From GAMEO
Jump to: navigation, search
[checked revision][checked revision]
m
m (Forced table of contents to top of page.)
Line 1: Line 1:
 +
__FORCETOC__
 +
__TOC__
 
Mennonites arrived in [[Ontario (Canada)|Ontario]] in the 1920s from the [[Soviet Union]]. Originally they were hosted by Mennonites already residing in the province and settled in the [[Waterloo County (Ontario, Canada)|Waterloo County]] area. Eventually they spread out from there, mostly to the west and south-east. In the Niagara peninsula area they formed the [[Cornerstone Community Church (Virgil, Ontario, Canada)|Niagara]] and [[Vineland Mennonite Brethren Church (Vineland, Ontario, Canada)|Vineland]] congregations in the 1930s. Some of these families moved to St. Catharines and formed the St. Catharines Mennonite Brethren Church with 66 charter members on 6 November 1943. Gerhard J. Epp is considered the founding leader of the group.  
 
Mennonites arrived in [[Ontario (Canada)|Ontario]] in the 1920s from the [[Soviet Union]]. Originally they were hosted by Mennonites already residing in the province and settled in the [[Waterloo County (Ontario, Canada)|Waterloo County]] area. Eventually they spread out from there, mostly to the west and south-east. In the Niagara peninsula area they formed the [[Cornerstone Community Church (Virgil, Ontario, Canada)|Niagara]] and [[Vineland Mennonite Brethren Church (Vineland, Ontario, Canada)|Vineland]] congregations in the 1930s. Some of these families moved to St. Catharines and formed the St. Catharines Mennonite Brethren Church with 66 charter members on 6 November 1943. Gerhard J. Epp is considered the founding leader of the group.  
  

Revision as of 16:56, 1 February 2014

Contents

Mennonites arrived in Ontario in the 1920s from the Soviet Union. Originally they were hosted by Mennonites already residing in the province and settled in the Waterloo County area. Eventually they spread out from there, mostly to the west and south-east. In the Niagara peninsula area they formed the Niagara and Vineland congregations in the 1930s. Some of these families moved to St. Catharines and formed the St. Catharines Mennonite Brethren Church with 66 charter members on 6 November 1943. Gerhard J. Epp is considered the founding leader of the group.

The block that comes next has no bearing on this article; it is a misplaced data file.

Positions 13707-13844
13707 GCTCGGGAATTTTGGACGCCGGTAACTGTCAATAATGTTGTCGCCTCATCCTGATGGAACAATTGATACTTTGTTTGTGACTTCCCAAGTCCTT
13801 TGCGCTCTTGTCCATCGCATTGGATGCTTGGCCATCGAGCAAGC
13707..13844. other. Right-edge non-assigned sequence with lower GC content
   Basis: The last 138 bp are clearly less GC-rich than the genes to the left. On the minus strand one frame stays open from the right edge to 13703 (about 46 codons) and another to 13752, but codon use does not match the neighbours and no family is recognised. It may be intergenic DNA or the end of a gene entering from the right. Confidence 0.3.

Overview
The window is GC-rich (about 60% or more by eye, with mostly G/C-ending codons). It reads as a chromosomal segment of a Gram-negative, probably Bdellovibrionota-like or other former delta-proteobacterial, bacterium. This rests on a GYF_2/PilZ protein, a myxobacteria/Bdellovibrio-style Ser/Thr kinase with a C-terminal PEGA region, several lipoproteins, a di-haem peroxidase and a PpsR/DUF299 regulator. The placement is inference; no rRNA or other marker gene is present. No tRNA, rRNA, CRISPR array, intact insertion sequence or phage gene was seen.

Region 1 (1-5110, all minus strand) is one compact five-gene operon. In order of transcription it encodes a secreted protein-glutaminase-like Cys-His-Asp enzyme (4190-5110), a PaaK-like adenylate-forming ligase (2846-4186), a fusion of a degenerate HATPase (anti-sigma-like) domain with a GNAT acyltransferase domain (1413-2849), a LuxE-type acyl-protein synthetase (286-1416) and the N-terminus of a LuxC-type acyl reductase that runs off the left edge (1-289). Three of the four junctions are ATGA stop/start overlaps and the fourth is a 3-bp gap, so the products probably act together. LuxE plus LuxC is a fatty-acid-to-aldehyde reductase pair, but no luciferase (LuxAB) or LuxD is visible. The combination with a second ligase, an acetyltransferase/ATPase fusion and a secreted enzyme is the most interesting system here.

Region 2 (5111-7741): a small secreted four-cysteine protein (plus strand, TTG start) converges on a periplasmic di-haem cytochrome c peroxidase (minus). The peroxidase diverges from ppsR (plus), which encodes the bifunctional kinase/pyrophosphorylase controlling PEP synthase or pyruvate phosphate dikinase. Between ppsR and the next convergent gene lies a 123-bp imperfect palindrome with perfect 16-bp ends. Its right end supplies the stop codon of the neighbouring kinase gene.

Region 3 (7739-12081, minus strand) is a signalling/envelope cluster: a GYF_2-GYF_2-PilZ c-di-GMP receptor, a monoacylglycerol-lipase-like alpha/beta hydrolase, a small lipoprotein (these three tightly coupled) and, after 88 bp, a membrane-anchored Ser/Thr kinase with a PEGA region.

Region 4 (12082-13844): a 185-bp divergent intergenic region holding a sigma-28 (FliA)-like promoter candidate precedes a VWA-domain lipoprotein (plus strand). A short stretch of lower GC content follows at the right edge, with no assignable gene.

The congregation met in rented facilities for worship for several years. In 1949 they completed their own meeting house. In 1954 they built another meeting house at a new location to meet the increasing need for more space with a membership of 378. In 1964 they had again outgrown the space of this meeting house on Scott Street with a membership of 578 and so decided to form a daughter congregation which became the Fairview MB Church and the name of the remaining congregation was changed to the Scott Street MB Church. In 1965 the building was expanded. In 1966 the Tabor Home was founded next door for senior citizens. In 1973, with a membership of 632, a third congregation was formed which became the Grantham MB Church.

The congregation had only German worship until 1970 and then had an English and German worship service until the 1980s. In 1980 the membership stood at 493. This was necessitated mainly by the large influx of members from South America. Later both the Fairview-Louth and Gateway congregations were founded in the St. Catharines area.

The congregation voted to move to a single unified service of worship in English on 29 September 2011.

Bibliography

Mennonite Brethren Herald (27 May 1988): 50; (18 February 1994): 19; (December 2011).

Penner, Jacob. "The Organization and Development of the St. Catharines MB Church." 1957, 18 pp. Centre For Mennonite Brethren Studies.

"The Story of the Mennonite Brethren Church of St. Catharines (Scott St. MB Church) 1943-1968." 1968, 46 pp.

When Your Children Shall Ask: a History of the Ontario Conference of Mennonite Brethren Churches, 1957-1982. 1982: 53-56.

Additional Information

Address: 339 Scott St., Box 2307, St. Catharines, ON  L2N 1J7

Phone: 905-937-6900.

Denominational Affiliations:

Ontario Conference of Mennonite Brethren Churches (1943-present)

Canadian Conference of Mennonite Brethren Churches (1946-present)

General Conference of Mennonite Brethren Churches (1943-2002)

Scott Street MB Church Leading Ministers

Minister Years of Service
Gerhard J. Epp 1943–1945
Heinrich H. Janzen 1946-1949
Gerhard J. Epp 1949-1953
Henry Penner 1953–1973
Abram Block 1973-1977
Henry Penner 1977-1985
John Letkemann 1985-1988
Henry Penner (interim) 1989
John Unrau 1990–1994
Victor Loewen (interim) 1995
Rudie Willms 1996–2000
Paul Fast (interim) 2001– 2002
Patrick Bartley 2002-2011
Jim Cober (interim) 2011-2013
Jurgen Rausch 2013-present

Scott Street MB Church Membership

Year Members
1958 498
1965 441
1985 487
1995 470
2000 375


Author(s) H. H. Janzen
Marlene Epp
Date Published January 1989


Cite This Article

MLA style

Janzen, H. H. and Marlene Epp. "Scott Street Mennonite Brethren Church (St. Catharines, Ontario, Canada)." Global Anabaptist Mennonite Encyclopedia Online. January 1989. Web. 23 Sep 2014. http://gameo.org/index.php?title=Scott_Street_Mennonite_Brethren_Church_(St._Catharines,_Ontario,_Canada)&oldid=112545.

APA style

Janzen, H. H. and Marlene Epp. (January 1989). Scott Street Mennonite Brethren Church (St. Catharines, Ontario, Canada). Global Anabaptist Mennonite Encyclopedia Online. Retrieved 23 September 2014, from http://gameo.org/index.php?title=Scott_Street_Mennonite_Brethren_Church_(St._Catharines,_Ontario,_Canada)&oldid=112545.




Hpbuttns.gif
Adapted by permission of Herald Press, Harrisonburg, Virginia, and Waterloo, Ontario, from Mennonite Encyclopedia, Vol. 4, p. 401. All rights reserved. For information on ordering the encyclopedia visit the Herald Press website.


©1996-2014 by the Global Anabaptist Mennonite Encyclopedia Online. All rights reserved.